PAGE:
Geiger, Hans, John Harling & Ernest Marsden. “On the Diffuse Reflection of the α-Particles"

  • First edition, first impression of one of the five key papers resulting from Ernest Rutherford’s landmark gold foil experiment, which led to the modern understanding of atomic structure. An attractive copy and uncommon in the original journal format, as here.

    During the early years of the 20th century physicists had a poor understanding of the structure of atoms, whose existence had only been proved mathematically by Einstein in 1905. The leading — though still controversial — theory was J. J. Thomson’s “plum pudding” model, which posited that the mass of an atom was evenly distributed, with negatively charged electrons appearing throughout like raisins in a Christmas pudding. If that were the case, alpha particles emitted by radioactive substances should pass through atoms with little or no deflection. But in an elegant series of experiments Ernest Rutherford, Hans Geiger, and Ernest Marsden showed that they were often deflected, sometimes by more than 90 degrees, as described here in “On the Diffuse Reflection of the α-Particles”. Rutherford used the results of these experiments to mathematically model the alpha scattering, proving that atoms contained a dense, positively charged nucleus surrounded by negatively charged electrons with little mass, publishing this conclusion as "The Scattering of α and β Particles by Matter and the Structure of the Atom" in 1911.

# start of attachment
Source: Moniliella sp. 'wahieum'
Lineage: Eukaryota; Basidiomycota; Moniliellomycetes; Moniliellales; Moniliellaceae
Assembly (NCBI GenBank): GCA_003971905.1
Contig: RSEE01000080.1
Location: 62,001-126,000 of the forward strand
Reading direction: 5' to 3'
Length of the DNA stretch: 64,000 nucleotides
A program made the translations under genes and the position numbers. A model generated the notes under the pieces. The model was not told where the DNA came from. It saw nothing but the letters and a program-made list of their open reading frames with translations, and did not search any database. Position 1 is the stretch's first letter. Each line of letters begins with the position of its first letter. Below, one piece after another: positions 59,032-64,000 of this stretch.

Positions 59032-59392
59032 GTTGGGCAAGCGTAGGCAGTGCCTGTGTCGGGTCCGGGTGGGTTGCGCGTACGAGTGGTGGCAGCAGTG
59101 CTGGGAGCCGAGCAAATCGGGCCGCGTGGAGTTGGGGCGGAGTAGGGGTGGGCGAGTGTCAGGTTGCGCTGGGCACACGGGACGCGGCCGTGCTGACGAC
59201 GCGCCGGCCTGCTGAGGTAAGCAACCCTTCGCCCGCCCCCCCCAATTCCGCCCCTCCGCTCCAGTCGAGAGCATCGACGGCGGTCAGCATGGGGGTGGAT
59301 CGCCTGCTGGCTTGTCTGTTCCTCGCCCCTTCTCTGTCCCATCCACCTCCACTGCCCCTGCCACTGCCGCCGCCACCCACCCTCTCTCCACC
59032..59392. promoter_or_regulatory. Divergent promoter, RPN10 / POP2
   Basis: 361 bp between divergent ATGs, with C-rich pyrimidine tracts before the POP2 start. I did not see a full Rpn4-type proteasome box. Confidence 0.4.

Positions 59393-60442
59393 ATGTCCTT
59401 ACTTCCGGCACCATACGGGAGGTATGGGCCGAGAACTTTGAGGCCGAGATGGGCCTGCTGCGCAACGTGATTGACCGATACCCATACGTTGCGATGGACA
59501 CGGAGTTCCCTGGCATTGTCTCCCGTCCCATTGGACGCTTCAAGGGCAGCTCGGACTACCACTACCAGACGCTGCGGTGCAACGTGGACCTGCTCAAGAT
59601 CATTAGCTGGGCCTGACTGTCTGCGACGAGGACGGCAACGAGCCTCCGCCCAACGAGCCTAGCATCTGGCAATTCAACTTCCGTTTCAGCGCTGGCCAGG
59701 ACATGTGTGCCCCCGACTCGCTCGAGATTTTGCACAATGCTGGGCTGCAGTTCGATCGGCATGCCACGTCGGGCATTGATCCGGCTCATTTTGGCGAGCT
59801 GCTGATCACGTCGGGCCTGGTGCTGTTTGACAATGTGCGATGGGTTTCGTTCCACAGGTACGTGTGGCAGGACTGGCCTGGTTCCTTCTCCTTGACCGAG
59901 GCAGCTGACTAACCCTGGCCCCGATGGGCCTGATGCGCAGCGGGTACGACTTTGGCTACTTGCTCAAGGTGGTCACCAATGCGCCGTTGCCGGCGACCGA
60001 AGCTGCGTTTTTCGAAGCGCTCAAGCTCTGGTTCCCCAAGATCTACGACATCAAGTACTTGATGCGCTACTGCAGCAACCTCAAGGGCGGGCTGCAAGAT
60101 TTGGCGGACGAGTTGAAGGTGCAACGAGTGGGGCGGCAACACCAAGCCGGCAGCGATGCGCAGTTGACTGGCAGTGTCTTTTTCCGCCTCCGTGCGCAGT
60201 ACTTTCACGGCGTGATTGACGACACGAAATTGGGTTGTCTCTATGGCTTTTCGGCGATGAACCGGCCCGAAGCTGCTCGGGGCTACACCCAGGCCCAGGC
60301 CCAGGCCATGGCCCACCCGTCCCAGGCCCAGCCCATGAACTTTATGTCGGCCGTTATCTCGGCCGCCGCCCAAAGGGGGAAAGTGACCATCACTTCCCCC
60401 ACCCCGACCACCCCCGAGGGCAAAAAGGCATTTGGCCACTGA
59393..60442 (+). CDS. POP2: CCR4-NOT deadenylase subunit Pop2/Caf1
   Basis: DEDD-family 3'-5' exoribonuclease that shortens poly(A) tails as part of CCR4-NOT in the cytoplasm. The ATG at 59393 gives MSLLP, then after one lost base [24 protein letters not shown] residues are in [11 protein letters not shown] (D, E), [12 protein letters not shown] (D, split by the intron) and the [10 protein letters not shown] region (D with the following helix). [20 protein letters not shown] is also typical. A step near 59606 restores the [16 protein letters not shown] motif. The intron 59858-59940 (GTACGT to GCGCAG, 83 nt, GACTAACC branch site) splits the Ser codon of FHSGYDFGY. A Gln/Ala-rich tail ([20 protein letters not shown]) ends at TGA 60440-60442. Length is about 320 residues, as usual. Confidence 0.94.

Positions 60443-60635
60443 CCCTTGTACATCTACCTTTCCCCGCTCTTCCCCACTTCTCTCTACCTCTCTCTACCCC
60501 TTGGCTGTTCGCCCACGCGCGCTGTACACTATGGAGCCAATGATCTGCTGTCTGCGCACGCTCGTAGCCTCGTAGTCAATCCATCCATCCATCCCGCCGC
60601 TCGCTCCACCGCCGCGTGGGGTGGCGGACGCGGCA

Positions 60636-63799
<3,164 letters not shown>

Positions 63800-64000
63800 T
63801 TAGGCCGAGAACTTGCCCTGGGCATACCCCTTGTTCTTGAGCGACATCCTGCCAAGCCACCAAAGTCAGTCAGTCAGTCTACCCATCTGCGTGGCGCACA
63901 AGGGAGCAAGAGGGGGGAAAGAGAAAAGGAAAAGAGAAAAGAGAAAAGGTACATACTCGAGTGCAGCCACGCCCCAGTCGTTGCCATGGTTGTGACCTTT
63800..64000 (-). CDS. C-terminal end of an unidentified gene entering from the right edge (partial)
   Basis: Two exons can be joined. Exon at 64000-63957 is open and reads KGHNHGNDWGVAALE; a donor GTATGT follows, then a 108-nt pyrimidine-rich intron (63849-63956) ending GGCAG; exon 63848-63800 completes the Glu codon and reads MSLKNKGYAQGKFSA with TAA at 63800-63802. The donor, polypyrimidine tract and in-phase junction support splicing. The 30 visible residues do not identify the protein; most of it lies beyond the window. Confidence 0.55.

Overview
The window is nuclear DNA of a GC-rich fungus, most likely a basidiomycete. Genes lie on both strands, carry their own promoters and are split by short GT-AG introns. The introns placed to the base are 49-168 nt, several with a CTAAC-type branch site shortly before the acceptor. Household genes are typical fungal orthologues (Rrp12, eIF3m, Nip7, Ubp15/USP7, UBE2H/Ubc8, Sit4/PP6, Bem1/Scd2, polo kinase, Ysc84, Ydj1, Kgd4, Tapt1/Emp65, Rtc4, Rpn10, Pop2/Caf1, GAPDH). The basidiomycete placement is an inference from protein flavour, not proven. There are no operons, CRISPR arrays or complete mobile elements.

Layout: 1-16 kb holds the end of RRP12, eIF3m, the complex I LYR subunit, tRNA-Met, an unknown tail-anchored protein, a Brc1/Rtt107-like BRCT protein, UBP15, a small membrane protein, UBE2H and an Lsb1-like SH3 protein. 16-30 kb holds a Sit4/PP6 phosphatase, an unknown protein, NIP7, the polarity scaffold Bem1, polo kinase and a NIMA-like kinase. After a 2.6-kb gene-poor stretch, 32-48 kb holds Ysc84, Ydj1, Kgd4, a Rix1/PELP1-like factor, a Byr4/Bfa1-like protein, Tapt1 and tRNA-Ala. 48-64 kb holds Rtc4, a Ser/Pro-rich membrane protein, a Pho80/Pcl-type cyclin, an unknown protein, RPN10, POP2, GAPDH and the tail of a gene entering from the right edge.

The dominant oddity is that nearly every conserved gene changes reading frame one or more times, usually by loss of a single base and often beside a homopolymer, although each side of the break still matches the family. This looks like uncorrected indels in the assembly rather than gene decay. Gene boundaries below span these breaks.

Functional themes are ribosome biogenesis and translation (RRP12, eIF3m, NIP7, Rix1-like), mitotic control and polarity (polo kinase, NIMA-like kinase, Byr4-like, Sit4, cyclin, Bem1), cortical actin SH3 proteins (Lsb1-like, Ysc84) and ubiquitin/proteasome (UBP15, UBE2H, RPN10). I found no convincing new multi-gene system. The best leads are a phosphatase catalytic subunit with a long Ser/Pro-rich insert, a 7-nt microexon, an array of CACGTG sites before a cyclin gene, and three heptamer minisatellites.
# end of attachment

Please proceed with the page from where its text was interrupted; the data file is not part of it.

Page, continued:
• Proceedings of the Royal Society Series A., Vol. 82, No. A557. London: for the Royal Society by Harrison & Sons, July 31, 1909.

    Octavo. Original grey wrappers printed in black. 1 plate. Spine slightly toned with some loss from the head and tail, a couple of tiny chips and nicks to the wrappers, closed tear of the lower wrapper. Very good condition.